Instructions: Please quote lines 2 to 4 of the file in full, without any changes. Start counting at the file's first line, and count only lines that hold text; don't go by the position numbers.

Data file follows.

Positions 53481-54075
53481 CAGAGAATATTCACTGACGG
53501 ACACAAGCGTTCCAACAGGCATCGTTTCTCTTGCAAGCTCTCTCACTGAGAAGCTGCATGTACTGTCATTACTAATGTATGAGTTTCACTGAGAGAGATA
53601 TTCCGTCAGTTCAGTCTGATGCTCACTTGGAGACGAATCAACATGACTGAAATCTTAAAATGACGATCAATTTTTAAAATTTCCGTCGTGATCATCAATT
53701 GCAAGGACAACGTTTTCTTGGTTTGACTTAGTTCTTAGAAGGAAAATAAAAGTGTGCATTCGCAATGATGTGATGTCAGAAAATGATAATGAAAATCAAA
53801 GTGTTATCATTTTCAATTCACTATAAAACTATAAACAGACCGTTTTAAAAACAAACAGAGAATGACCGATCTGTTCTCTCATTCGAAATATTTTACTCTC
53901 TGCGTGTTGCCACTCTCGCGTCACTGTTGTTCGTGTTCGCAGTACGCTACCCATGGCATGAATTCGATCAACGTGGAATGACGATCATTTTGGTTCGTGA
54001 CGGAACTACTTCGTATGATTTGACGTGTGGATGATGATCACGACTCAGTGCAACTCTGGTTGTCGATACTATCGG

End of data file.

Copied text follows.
53481 CAGAGAATATTCACTGACGG
53501 ACACAAGCGTTCCAACAGGCATCGTTTCTCTTGCAAGCTCTCTCACTGAGAAGCTGCATGTACTGTCATTACTAATGTATGAGTTTCACTGAGAGAGATA
53601 TTCCGTCAGTTCAGTCTGATGCTCACTTGGAGACGAATCAACATGACTGAAATCTTAAAATGACGATCAATTTTTAAAATTTCCGTCGTGATCATCAATT